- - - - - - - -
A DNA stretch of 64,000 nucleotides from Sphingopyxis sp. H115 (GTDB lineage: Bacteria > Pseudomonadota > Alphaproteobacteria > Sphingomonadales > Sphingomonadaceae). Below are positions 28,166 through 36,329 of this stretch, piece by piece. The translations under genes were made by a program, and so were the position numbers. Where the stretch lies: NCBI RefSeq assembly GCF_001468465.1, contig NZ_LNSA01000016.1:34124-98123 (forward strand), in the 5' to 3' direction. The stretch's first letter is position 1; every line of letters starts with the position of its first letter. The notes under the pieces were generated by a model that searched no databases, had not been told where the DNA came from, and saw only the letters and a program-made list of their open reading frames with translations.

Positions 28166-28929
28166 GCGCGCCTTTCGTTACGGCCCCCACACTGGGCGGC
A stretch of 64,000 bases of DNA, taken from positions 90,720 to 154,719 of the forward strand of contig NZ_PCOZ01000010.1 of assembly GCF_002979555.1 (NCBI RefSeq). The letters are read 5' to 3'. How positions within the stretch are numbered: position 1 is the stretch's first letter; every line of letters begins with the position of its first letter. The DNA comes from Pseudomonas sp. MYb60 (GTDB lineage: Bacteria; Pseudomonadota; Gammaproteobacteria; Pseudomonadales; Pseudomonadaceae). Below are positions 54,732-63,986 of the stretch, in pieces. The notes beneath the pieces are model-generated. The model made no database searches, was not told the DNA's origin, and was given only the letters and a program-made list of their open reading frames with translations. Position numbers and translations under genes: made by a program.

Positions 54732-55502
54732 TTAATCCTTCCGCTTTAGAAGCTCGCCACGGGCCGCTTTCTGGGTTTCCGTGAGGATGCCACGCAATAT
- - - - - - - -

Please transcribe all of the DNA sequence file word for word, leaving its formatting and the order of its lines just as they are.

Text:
A DNA stretch of 64,000 nucleotides from Sphingopyxis sp. H115 (GTDB lineage: Bacteria > Pseudomonadota > Alphaproteobacteria > Sphingomonadales > Sphingomonadaceae). Below are positions 28,166 through 36,329 of this stretch, piece by piece. The translations under genes were made by a program, and so were the position numbers. Where the stretch lies: NCBI RefSeq assembly GCF_001468465.1, contig NZ_LNSA01000016.1:34124-98123 (forward strand), in the 5' to 3' direction. The stretch's first letter is position 1; every line of letters starts with the position of its first letter. The notes under the pieces were generated by a model that searched no databases, had not been told where the DNA came from, and saw only the letters and a program-made list of their open reading frames with translations.

Positions 28166-28929
28166 GCGCGCCTTTCGTTACGGCCCCCACACTGGGCGGC
A stretch of 64,000 bases of DNA, taken from positions 90,720 to 154,719 of the forward strand of contig NZ_PCOZ01000010.1 of assembly GCF_002979555.1 (NCBI RefSeq). The letters are read 5' to 3'. How positions within the stretch are numbered: position 1 is the stretch's first letter; every line of letters begins with the position of its first letter. The DNA comes from Pseudomonas sp. MYb60 (GTDB lineage: Bacteria; Pseudomonadota; Gammaproteobacteria; Pseudomonadales; Pseudomonadaceae). Below are positions 54,732-63,986 of the stretch, in pieces. The notes beneath the pieces are model-generated. The model made no database searches, was not told the DNA's origin, and was given only the letters and a program-made list of their open reading frames with translations. Position numbers and translations under genes: made by a program.

Positions 54732-55502
54732 TTAATCCTTCCGCTTTAGAAGCTCGCCACGGGCCGCTTTCTGGGTTTCCGTGAGGATGCCACGCAATAT